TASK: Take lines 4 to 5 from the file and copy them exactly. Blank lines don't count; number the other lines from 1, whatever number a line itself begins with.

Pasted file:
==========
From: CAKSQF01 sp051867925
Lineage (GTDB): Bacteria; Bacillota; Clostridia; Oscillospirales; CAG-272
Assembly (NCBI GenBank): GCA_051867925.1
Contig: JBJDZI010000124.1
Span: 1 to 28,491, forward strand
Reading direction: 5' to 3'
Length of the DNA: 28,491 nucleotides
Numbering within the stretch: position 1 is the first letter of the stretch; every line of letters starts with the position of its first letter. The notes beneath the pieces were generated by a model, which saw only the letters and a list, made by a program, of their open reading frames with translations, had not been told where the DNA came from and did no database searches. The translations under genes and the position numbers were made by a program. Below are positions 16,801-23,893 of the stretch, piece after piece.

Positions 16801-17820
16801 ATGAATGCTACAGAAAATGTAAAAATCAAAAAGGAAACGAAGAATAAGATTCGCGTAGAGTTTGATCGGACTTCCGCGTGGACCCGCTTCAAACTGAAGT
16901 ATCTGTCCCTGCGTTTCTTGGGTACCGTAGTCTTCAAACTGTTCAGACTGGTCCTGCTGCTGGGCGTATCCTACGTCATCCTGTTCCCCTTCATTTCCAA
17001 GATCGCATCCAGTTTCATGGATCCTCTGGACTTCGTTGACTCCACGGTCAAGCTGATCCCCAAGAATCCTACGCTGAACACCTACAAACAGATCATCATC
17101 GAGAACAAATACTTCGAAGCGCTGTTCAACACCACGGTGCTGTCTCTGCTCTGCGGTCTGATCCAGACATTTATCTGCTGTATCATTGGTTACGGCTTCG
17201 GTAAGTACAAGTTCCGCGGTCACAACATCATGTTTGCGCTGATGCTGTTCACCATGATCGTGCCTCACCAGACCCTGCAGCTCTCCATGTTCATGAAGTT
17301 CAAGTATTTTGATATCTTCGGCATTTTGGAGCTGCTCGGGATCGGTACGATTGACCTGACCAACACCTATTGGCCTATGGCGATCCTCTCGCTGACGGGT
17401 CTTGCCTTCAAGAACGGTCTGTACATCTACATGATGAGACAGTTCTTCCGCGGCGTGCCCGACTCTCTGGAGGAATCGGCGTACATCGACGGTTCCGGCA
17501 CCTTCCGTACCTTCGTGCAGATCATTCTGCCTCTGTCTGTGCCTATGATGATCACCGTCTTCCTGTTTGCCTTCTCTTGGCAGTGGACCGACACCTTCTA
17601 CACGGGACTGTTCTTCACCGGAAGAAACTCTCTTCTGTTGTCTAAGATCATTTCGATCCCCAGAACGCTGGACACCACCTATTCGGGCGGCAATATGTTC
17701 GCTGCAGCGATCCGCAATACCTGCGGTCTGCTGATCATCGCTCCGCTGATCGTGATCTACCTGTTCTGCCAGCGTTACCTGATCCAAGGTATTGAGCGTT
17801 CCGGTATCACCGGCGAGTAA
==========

Contig: JBJDZI010000124.1
Span: 1 to 28,491, forward strand